Building An Earthship In Darfield, B.C.

We are a family of five living in Darfield, BC.
Our house is six hundred square feet in total and we are feeling cramped.

We have decided to build an earthship!

So starts the adventure ...

Thursday, July 23, 2009

Installing thermal wrap...insulating our thermal mass!

Here is the beginning of our thermal wrap, installed on the east wall. Essentially we increase the thermal mass of the tire walls by wrapping them and 3-6 feet of dirt with rigid insulation and poly. During winter, the insulation traps the thermal mass of the tires and dirt and slows down the heat transfer into the rest of the bermed wall, allowing our house to remain warmer longer.

We decided to match the R value of a traditional basement wall, which is 12. This piece of blue styrospan is 2.4 inches thick and is suitable to be buried. Earthship Biotecture recommends doubling the insulation using two, two inch pieces, mostly for added rigidity for backfilling, but also to gain a few extra R values.

We decided to stick with one layer of R12. The original earthship designs did not even include a thermal wrap and as we intend to heat with an auxiliary source, we made the call to stick with a single layer. This picture shows the 2x8 sheet of insulation with the 6 mil poly that will run on the outside of the insulation, into the edge of the drainage system.

Here it is with the second and third piece attached. As each piece is placed, we are leveling them individually and to each other.

Chris and James extending the insulation along the north wall.

Here's the insulation (again on the east side), next to the cleanout for the drainage system. The insulation takes a 45 degree turn around the first U (our bedroom!)

Here it is from the opposite direction with the poly tuck taped to the insulation. Our next layer of poly will overlap by 6 inches. We will take the insulation up to about six feet (as we continue filling tires) and then the rigid insulation will slant inwards to the roof, creating a "ceiling" for the thermal wrap.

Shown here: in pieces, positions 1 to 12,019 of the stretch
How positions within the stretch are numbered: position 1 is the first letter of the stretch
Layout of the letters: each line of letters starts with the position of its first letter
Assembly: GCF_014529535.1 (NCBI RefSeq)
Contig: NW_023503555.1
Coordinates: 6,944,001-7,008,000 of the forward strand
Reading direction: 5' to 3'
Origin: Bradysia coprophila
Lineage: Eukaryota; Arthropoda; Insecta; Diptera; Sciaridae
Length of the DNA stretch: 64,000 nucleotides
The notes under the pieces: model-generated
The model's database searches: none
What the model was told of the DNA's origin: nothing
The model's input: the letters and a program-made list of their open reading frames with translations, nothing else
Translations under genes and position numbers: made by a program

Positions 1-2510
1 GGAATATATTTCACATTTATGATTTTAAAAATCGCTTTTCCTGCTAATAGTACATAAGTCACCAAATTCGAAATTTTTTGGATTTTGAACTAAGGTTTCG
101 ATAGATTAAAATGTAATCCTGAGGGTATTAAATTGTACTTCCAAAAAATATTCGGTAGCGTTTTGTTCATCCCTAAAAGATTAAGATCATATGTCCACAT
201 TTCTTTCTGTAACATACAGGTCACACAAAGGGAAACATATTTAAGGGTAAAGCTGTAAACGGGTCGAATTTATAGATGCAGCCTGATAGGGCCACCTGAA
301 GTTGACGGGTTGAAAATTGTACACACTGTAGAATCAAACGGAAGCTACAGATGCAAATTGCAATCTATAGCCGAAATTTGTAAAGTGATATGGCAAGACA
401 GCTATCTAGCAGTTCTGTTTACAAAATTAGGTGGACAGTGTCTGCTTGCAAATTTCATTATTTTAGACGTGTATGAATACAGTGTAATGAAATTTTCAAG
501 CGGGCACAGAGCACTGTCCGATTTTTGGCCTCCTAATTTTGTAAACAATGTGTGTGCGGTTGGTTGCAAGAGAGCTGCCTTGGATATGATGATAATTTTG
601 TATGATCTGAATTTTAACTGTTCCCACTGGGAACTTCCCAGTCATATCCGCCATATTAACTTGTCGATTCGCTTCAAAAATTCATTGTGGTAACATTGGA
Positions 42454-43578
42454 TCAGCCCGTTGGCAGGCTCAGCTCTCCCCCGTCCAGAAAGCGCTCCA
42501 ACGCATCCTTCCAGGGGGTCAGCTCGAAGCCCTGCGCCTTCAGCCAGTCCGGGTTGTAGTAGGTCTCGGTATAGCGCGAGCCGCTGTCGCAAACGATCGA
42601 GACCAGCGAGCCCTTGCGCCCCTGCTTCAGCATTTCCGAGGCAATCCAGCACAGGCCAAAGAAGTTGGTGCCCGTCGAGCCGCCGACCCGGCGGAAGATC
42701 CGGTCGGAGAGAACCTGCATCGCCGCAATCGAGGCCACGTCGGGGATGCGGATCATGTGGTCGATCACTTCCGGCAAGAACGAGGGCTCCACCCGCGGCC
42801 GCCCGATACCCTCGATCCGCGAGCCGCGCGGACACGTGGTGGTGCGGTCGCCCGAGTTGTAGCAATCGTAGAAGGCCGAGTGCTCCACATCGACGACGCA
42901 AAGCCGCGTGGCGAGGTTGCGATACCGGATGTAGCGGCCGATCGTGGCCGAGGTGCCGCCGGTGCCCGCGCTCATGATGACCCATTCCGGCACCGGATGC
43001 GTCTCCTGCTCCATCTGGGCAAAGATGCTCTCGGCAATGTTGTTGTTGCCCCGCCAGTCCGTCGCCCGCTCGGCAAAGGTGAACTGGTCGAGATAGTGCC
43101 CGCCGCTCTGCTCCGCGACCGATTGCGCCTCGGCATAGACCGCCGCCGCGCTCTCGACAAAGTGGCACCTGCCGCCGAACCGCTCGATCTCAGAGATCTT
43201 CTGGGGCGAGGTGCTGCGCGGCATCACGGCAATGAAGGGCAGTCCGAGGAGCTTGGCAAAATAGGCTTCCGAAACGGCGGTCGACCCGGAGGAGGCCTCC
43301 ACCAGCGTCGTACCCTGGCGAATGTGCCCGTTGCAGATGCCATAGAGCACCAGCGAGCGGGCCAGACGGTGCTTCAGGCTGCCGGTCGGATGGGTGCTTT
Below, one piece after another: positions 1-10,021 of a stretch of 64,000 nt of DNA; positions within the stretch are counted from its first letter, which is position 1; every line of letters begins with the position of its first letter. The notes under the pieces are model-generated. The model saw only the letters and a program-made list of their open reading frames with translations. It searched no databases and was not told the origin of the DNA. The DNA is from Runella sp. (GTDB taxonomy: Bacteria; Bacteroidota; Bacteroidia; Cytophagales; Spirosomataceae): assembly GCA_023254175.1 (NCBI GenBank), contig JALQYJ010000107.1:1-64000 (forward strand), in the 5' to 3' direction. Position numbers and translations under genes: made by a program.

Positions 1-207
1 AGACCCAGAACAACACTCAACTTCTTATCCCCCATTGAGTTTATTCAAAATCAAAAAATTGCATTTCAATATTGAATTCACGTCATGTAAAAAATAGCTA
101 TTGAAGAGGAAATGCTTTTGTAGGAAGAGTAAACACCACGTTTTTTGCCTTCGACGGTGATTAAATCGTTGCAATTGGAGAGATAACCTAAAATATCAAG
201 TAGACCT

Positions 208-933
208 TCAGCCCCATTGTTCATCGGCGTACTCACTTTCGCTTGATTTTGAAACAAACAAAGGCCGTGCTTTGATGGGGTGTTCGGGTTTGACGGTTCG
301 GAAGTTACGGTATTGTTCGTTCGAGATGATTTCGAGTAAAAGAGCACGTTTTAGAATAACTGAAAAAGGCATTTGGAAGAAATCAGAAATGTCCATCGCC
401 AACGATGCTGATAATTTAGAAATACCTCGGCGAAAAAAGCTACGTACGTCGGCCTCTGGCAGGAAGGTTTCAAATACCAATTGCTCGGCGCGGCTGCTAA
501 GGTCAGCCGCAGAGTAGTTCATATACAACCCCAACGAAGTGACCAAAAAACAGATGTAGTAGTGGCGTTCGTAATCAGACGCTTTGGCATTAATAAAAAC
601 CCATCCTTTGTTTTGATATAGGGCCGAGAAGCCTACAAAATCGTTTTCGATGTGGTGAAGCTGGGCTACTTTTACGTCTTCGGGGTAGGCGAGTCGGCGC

Looking east to west. As we turn the corner we add more poly and attach it to the piece already sloping into the drainage system (not shown here).

We are holding the insulation in place by means of these small wooden "cradles". Made of scrap wood, each is intended to cradle the ends of two adjoining pieces of rigid insulation (thereby necessitating the bare minimum of cradles). Where the insulation turns, we use a dedicated cradle for the end of each piece. We are also tuck taping the joins of the insulation. This also helps keep it aligned. To answer an obvious question: yes we will bury the wooden cradles. Who cares if they degrade down the road. The bermed walls will more than hold the insulation in place over time.

We only set the thermal wrap to about half of the north side of the walls. We need to feed our services through the conduits we placed under the first round of tires and we still need to figure out what some of those are (including the proper gauge wire for renewable electric)! Alvin brought in his amazing excavator to help us with drainage and backfilling, so we had him backfill oh-so-carefully around each side of our thermal wrap. He has a delicate hand on the controls; it's the hours he's spent with kids and grandkids, playing Nintendo since the 80s! Here's a video of him doing the backfilling. We sent him away until Monday when we hope to have the thermal wrap set on the remainder of the building for backfilling.

Tomorrow we lose James. He's been here just over a week, having made his way across Canada from Newfoundland with the intention of settling in Victoria. Before getting himself set up there and looking for work, he decided to make a stop and help us with our home. He's been taking carpentry and has lots of insightful questions for Chris about the construction. At first he worked only with us, before Sean and Anna made their way back from Victoria to rejoin us. They brought Josh last Sunday and the four of them have worked in concert since then. Josh is a story teller and always sees the humour in situations. Despite having very little construction experience, he has been digging in with fervor since arriving. He's headed to Calgary tomorrow for a wedding and then will return to Victoria to his work. Chris and I hope both James and Josh will come back again and help with another aspect of our project. Together with Sean and Anna I will always think of this group of 20-somethings as the "Fab Four", they are relentless workers and were the first ones to sign on to the Darfield Earthship!

We are looking forward to welcoming other volunteers in the coming weeks!

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